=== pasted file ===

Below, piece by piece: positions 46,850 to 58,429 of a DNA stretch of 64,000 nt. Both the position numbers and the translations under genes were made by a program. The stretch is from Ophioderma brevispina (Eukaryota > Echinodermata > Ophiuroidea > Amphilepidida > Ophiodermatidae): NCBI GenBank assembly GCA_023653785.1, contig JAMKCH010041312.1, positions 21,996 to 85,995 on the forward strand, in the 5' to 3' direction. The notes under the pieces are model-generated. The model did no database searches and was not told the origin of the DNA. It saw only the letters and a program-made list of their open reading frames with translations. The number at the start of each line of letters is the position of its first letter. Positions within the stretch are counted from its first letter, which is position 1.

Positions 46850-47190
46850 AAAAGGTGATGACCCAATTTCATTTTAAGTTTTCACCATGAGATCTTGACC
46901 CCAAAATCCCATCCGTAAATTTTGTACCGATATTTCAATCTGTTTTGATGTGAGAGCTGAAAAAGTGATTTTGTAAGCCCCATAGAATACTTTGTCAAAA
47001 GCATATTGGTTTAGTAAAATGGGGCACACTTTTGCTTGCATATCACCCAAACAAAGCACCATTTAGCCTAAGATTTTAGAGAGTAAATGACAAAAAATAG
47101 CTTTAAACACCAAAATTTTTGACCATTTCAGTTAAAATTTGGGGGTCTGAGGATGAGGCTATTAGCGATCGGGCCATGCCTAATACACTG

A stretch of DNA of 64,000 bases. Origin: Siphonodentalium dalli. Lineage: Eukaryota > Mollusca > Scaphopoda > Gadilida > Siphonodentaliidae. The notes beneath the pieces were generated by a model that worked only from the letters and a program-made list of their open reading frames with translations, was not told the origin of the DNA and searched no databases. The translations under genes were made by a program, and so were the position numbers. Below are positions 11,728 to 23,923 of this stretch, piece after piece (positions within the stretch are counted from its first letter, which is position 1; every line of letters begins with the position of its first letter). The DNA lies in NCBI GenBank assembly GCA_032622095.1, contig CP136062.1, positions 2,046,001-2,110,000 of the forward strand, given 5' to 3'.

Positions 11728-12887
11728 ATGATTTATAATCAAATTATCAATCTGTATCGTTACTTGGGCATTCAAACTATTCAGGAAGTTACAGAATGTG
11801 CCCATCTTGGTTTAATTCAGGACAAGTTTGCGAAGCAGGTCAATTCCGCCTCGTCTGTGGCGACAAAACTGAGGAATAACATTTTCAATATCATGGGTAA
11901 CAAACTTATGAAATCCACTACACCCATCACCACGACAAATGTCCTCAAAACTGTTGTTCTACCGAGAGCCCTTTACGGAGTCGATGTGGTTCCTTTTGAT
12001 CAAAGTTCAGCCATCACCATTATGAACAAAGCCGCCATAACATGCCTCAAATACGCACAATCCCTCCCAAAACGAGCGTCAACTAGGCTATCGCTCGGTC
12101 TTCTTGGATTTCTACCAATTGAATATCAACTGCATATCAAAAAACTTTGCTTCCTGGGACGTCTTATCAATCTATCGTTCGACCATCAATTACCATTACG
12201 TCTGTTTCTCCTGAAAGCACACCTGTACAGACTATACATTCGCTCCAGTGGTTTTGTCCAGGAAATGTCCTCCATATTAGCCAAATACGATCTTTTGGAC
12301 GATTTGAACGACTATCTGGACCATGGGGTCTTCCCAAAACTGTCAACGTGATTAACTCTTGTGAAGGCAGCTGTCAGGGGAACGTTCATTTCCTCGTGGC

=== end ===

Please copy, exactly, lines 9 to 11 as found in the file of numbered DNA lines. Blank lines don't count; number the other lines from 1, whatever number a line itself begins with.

11728 ATGATTTATAATCAAATTATCAATCTGTATCGTTACTTGGGCATTCAAACTATTCAGGAAGTTACAGAATGTG
11801 CCCATCTTGGTTTAATTCAGGACAAGTTTGCGAAGCAGGTCAATTCCGCCTCGTCTGTGGCGACAAAACTGAGGAATAACATTTTCAATATCATGGGTAA
11901 CAAACTTATGAAATCCACTACACCCATCACCACGACAAATGTCCTCAAAACTGTTGTTCTACCGAGAGCCCTTTACGGAGTCGATGTGGTTCCTTTTGAT